Transfer to a glass jar and add all other ingredients. Sit on the kitchen bench for 5 days with the lid on but ajar so the sauce can breathe, stirring every day.
Transfer chilli mixture to a pot and heat the sauce until it comes to the simmer. Simmer for 10 minutes, stirring every now and then.
Allow to cool and then puree to a smooth-ish consistency with a stick wizz or in a blender.
Seal and store in the refrigerator.
Hot sauce will keep for… actually I don’t know how long because it’s always gone within a few weeks around here.

Stalling on the smoked brisket

bbq smoked brisket
This is one recipe that is pretty essential for anyone who is really keen on BBQ or in fact anyone who really enjoys any type of food-based, guaranteed STD free, pornography going on in their mouth.

It is also a recipe that I’ve taken my sweet time getting up here for your viewing pleasure.

Yeah, I’m heaps soz.

Anyhow, I need to keep this short and sweet just because I shouldn’t even be trying to entertain you folks (yeah plural. I know for a fact there’s at least three of you now) with this conduit of my love of food to the outside world and I should definitely be tallying invoices and dockets from our last week at the restaurant. Can you see what’s happened? I just opted for the more fun option… not very good at adulting at all am I?

So the one thing I feel I should bring to your attention is that the brisket does a little thing around the 65C mark that people in voodoo BBQ circles worldwide like to call “the stall”. The brisket may indeed stall at 65C for half an hour or so. It’s just what it does. Get used to it and we can all still be friends.

Nice.

Go smoke some brisket now.

Start with one of these or something else that is good for smoking meat
Start with one of these or something else that is good for smoking meat

Smoking brisket makes me smile
Smoking brisket makes me smile

Slice it up so many people may partake in the smoky briskety goodness
Slice it up so many people may partake in the smoky briskety goodness

COFFEE SMOKED BRISKET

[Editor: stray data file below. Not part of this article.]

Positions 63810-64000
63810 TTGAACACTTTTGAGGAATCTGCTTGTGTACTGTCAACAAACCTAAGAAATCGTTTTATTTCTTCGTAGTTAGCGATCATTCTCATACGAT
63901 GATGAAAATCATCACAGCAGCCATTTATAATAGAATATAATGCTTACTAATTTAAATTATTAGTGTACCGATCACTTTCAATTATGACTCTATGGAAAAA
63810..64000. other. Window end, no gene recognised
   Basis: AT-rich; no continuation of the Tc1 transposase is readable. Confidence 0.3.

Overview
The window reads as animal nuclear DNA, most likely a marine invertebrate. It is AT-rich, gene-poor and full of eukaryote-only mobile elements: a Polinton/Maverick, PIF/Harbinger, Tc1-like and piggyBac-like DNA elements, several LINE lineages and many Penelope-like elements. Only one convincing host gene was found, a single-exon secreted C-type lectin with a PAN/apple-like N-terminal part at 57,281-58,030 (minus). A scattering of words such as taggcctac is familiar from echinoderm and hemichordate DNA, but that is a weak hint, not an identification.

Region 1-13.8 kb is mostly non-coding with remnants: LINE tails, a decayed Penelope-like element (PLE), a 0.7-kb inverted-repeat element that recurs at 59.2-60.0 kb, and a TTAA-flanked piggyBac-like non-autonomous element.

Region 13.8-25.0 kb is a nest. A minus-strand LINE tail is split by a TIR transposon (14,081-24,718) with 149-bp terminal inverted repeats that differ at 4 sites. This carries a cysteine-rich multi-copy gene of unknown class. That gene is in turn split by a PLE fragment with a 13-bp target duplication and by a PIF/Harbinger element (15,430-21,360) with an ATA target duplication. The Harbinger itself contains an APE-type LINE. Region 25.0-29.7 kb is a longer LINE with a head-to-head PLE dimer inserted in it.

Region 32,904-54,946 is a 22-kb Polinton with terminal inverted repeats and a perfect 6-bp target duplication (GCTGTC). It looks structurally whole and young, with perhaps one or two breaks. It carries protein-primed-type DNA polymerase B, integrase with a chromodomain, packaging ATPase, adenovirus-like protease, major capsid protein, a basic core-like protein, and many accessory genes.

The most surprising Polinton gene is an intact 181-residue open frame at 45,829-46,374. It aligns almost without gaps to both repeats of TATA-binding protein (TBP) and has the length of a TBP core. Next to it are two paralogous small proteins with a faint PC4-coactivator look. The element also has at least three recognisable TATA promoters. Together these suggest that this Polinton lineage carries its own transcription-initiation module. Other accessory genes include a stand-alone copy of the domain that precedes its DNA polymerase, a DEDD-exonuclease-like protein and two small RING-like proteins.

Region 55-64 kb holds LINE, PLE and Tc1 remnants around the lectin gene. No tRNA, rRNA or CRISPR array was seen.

(For a gathering of the hungry man’s club.)

3.5-4kg beef brisket (a bigger brisket will just take a little longer)
2 cups strong black coffee
Salt and pepper
Probe thermometer
Pretty much all of the other sides on these pages work with smoked brisket, so take your pick.

• Season beef well with salt and pepper. Proper well. A good handful should do the trick
• Get your smoker up to 110-120C and while your waiting around, get that coffee into a spray bottle
• Get the brisket into your smoker, making sure you keep a fairly constant-ish 110-120C. Give your beef a nice little spray with the coffee every 30-40 minutes
• After 4-5 hours the brisket should have an internal temp of 65-70C or so. This is when I like to wrap it
• Remove the brisket, give it one last spritz with that coffee and wrap it with alfoil. Return to the smoker for another 3-4 hours or until the internal temperature at the thickest point in the brisket is 92-95C. This is definitely as specific as I get with this whole cooking lark and there is a reason for that – this is how you make it really effing good!
• Once the brisket is at 92-95C remove from smoker and rest for one hour
• Make sure you let it rest for 1 hour as this is how it ends up really sexy
• Now and only now it is time to eat your brisket
• Get some sides together, get some sauces together and then get it into your face. Or get it on a burger with some BBQ sauce*, jalapenos, pickles and chopped white onion for my current favourite. Still, as long as it ends up in your face you will be happy

*I like 2 parts this BBQ sauce cooked out with 1 part maple syrup. 2 cups BBQ with 1 cup of maple. Simmer that out for 10 or 15 minutes over med-low heat. You can do that, right?

That's my bit
That’s my bit

All pics, except that one of the smoker, belong to my friend Bec Clark.